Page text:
BY Jorge Fitz-Gibbon
Tenants at a troubled Harlem apartment building are no longer left in the cold.
After The Post shined a light on a landlord who failed for weeks to provide heat or hot water to a Seventh-Avenue building, the city Department of Housing Preservation & Development has installed a temporary boiler.
“I think it’s fair to say that all of us living in this building can breathe a sigh of relief today,” tenant Mariel Javier said Wednesday. “The last 22 days of living without these essential services have been extremely tough, especially while some of us are working from home and kids learning remotely.”
“We are extremely grateful that the City of New York and all those involved stepped in and worked around the clock to rectify these conditions as soon as possible,” he said. “Today I am proud to call myself a New Yorker.”
HPD officials confirmed the repairs in a statement.
“HPD inspectors and emergency repair contractors worked late into the night and early morning to install a new boiler,” the agency said. “The critical work of our Emergency Repair Program has never been more evident.”
“Owners will face consequences for not protecting tenants according to the law,” the statement said.
HPD did not immediately provide details on what fines or costs might be incurred by the landlord.
The six-story building at 2035 Adam Clayton Powell Boulevard is one of several owned by notorious slumlord Emmanuel Ku in the Big Apple and Connecticut.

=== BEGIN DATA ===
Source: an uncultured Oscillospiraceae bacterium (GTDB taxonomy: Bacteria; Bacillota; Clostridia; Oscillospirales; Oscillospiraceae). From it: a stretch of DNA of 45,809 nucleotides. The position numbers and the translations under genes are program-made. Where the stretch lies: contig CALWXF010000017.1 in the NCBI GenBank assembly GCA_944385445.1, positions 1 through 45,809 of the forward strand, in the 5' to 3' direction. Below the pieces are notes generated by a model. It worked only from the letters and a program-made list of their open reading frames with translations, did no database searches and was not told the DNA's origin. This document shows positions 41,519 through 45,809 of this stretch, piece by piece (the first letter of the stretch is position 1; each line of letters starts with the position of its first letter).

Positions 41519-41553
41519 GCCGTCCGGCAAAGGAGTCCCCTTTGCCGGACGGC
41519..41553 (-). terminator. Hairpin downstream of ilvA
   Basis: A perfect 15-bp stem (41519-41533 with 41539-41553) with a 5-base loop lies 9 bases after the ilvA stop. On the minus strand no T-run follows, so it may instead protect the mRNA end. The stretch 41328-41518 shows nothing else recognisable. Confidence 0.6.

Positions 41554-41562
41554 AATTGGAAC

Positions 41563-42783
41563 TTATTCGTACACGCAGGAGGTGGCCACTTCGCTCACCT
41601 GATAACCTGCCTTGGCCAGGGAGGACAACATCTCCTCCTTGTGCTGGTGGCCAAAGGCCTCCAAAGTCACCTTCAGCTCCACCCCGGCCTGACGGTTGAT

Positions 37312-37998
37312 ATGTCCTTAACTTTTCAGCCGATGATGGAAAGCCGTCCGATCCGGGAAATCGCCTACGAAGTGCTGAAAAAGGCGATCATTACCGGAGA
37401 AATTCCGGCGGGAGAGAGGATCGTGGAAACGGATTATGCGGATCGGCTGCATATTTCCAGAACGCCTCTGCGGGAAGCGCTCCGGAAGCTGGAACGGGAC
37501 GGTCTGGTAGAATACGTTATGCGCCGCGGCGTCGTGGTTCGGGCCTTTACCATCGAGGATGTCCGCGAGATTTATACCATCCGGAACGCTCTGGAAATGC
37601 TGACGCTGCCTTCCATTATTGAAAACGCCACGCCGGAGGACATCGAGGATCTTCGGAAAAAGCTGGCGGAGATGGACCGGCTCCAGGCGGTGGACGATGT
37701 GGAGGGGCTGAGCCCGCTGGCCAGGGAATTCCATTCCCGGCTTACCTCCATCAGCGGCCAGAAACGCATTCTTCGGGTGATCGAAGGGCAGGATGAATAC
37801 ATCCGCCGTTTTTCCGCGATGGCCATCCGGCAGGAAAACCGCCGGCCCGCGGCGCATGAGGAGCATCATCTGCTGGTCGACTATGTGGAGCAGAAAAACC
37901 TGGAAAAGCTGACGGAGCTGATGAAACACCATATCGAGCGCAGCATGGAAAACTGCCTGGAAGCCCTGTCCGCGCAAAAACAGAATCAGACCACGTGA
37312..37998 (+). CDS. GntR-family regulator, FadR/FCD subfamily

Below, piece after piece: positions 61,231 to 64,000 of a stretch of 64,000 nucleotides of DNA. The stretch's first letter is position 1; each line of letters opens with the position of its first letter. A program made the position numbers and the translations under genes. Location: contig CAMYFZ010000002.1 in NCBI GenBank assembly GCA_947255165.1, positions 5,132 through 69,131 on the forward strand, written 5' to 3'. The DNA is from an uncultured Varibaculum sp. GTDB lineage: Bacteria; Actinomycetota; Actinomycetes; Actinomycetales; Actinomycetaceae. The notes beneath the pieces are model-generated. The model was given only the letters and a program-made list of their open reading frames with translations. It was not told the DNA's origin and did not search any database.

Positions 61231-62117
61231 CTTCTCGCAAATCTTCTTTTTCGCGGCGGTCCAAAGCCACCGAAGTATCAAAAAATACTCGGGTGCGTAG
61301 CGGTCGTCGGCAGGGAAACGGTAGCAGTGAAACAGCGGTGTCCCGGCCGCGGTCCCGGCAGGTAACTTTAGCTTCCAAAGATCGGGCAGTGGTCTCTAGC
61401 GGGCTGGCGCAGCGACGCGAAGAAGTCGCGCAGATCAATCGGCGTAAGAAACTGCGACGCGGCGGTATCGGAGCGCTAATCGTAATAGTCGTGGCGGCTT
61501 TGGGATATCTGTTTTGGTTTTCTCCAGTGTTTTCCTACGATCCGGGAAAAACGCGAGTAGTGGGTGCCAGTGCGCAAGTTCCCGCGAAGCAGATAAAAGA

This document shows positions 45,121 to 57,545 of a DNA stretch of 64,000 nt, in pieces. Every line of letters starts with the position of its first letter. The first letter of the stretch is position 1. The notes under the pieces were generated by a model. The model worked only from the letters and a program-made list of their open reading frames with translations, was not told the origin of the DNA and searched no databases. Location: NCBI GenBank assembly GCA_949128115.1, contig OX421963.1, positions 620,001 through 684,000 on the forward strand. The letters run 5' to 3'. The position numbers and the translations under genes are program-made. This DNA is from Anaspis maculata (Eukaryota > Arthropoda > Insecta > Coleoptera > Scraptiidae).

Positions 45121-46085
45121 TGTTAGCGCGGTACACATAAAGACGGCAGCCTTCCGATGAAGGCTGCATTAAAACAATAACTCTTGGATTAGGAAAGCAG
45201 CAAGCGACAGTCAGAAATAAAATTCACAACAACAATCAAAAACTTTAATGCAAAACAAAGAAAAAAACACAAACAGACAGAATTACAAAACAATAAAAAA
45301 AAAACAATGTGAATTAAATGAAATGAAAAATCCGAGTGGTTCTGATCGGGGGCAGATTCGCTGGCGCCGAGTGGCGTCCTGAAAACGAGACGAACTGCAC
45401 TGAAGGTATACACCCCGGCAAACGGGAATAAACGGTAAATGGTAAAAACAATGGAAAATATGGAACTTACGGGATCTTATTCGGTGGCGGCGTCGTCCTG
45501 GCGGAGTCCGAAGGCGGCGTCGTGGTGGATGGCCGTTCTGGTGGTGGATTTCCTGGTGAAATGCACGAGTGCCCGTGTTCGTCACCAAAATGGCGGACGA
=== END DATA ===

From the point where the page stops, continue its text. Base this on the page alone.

The US Department of Housing and Urban Development terminated its $1-million-a-year contract with Ku in 2018 for two subsidized apartment buildings in Hartford, saying they posed “major threats to health and safety.”
Connecticut’s attorney general launched a probe of Ku in January for failing to follow through on government-funded maintenance and repairs.
In New York City, HPD has cited 10 buildings owned by Ku in Manhattan, Brooklyn, and The Bronx, slapping the landlord with 1,989 violations — 466 of which remain unfixed, according to records compiled by the tenant advocates group JustFix.NYC.
Tenants said Ku had been warned years ago that the boiler was in disrepair and needed to be replaced — but it never happened.
City inspectors reported that last year the boiler lacked pressure, and cited the landlord for failing to file an inspection report in 2017.
Buildings inspectors who visited the site on Nov. 10 discovered that there was no water in the boiler and that at least one pipe was badly corroded.
Ku could not be reached for comment.